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The first Hong Kong protester found guilty of carrying a laser pointer as an offensive weapon during last year’s civil unrest has failed to clear his name.
Madam Justice Maggie Poon Man-kay dismissed the 16-year-old boy’s appeal against his conviction after concluding the lower court was right to characterise his laser device and umbrella as offensive weapons.
Demonstrators regularly used both items against police officers during the anti-government protests, which were sparked by the now-withdrawn extradition bill.
On Wednesday, the High Court heard the boy, whose identity was withheld because he was underage at the time of arrest, was stopped by police during a protest in Tuen Mun on September 21.
Officers found him holding an umbrella with a hiking stick, and carrying a backpack containing protest placards, plastic cables, goggles, protective gear, and a laser pointer capable of emitting green-coloured beams. He was also wearing a face mask.
A government expert observed that his laser device could cause harm if it were pointed at the human eye within a distance of 36m.
The teenager was sentenced last November to a rehabilitation centre for three months after being found guilty on one count of possessing offensive weapons with intent, and another of possessing offensive weapons in a public place.
At the time, acting chief magistrate So Wai-tak concluded that the defendant had intended to protest in a non-peaceful manner, considering he was walking along the police line with items he could use for protection in the event of a physical confrontation.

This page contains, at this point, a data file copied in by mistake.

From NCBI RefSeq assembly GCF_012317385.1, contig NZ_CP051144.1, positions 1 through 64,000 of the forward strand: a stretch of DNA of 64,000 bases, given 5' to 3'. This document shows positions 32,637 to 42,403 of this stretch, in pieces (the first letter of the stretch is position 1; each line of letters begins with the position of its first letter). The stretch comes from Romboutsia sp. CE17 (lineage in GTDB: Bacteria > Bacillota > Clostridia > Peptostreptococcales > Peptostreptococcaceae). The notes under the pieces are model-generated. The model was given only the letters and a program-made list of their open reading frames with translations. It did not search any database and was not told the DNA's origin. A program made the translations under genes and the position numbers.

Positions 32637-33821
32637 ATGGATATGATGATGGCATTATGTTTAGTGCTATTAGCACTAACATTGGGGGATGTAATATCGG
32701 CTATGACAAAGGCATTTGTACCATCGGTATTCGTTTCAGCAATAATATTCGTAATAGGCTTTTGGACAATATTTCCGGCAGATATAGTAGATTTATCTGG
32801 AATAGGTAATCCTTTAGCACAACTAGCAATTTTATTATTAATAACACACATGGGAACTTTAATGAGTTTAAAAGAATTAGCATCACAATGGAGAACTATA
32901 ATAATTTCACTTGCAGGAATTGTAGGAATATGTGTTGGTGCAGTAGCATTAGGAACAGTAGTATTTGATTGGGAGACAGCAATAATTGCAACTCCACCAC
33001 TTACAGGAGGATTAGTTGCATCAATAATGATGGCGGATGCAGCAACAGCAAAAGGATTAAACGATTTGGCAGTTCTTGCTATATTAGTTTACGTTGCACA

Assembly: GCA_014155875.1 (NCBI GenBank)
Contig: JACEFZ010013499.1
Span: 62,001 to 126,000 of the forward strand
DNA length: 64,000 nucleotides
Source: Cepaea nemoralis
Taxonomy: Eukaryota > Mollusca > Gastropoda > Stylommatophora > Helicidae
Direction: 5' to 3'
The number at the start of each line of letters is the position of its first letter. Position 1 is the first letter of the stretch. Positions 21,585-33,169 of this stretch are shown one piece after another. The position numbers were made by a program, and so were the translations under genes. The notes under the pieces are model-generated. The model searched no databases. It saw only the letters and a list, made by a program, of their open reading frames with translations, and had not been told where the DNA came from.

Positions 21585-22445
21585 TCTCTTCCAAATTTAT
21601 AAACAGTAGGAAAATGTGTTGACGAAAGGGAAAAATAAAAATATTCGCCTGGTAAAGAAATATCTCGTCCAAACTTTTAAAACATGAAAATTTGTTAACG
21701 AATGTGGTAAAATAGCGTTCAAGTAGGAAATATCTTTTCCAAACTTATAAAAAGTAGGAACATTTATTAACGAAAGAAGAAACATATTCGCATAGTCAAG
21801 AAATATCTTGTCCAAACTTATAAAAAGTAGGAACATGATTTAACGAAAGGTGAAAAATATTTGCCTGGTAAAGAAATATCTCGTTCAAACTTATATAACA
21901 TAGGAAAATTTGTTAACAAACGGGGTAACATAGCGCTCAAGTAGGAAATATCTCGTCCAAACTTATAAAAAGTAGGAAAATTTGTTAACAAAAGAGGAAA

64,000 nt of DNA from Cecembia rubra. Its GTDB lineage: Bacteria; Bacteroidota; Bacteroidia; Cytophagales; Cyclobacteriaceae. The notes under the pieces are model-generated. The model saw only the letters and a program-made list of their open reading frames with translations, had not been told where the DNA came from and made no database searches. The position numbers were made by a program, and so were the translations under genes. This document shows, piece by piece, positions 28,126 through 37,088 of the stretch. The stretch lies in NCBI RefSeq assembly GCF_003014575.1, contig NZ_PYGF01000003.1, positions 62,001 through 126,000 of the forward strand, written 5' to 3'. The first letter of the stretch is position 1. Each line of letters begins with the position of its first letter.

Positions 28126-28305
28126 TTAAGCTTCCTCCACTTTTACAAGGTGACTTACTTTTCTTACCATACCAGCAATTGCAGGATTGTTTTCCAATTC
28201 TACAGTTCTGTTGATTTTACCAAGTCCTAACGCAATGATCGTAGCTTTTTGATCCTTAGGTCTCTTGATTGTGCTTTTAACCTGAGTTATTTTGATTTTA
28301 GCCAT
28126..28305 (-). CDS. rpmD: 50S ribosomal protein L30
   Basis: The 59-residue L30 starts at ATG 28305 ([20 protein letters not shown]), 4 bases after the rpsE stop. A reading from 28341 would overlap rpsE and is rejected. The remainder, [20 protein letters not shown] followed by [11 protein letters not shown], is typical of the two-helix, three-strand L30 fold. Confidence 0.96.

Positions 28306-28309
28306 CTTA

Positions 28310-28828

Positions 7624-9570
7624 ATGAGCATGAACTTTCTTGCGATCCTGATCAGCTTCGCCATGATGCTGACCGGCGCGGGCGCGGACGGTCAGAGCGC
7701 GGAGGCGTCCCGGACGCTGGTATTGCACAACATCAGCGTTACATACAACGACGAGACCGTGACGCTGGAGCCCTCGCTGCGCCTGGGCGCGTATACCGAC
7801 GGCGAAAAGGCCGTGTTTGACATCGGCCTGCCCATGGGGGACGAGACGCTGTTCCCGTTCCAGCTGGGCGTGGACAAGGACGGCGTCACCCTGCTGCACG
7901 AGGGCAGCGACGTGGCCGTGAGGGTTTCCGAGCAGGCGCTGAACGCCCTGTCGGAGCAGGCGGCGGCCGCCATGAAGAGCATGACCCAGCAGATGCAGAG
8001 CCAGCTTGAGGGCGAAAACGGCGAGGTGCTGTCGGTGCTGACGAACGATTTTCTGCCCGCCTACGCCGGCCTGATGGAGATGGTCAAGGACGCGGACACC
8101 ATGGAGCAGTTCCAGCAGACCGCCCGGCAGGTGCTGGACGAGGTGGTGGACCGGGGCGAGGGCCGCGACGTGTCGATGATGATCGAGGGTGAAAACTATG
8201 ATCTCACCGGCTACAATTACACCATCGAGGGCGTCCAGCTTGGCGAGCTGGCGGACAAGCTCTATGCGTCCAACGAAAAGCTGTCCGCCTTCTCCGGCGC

So further observed that the boy was in full protest gear when he had the laser pointer and concluded he must have intended to use it to inflict harm or discomfort upon others.
On appeal, his defence counsel Robert Pang Yiu-hung SC challenged the magistrate’s line of reasoning.
Pang said the laser pointer could have been used to point at buildings and draw attention as a way of peaceful expression.
He also observed that his client had been cooperative with the police during the investigation, and there was no evidence he had ever used the device.
He further argued that the magistrate had overlooked the possibility that the umbrella and hiking stick were broken, instead of being deliberately modified to harm others.
But Poon found the magistrate was entitled and right to draw those conclusions, especially when the defendant did not testify in his own defence and present evidence that could weaken or counter the prosecution case.
She also found the suggestion of using laser pointers to flash at buildings in peaceful protest a “fanciful notion”.
This article originally appeared on the South China Morning Post (, the leading news media reporting on China and Asia.
Copyright (c) 2020. South China Morning Post Publishers Ltd. All rights reserved.
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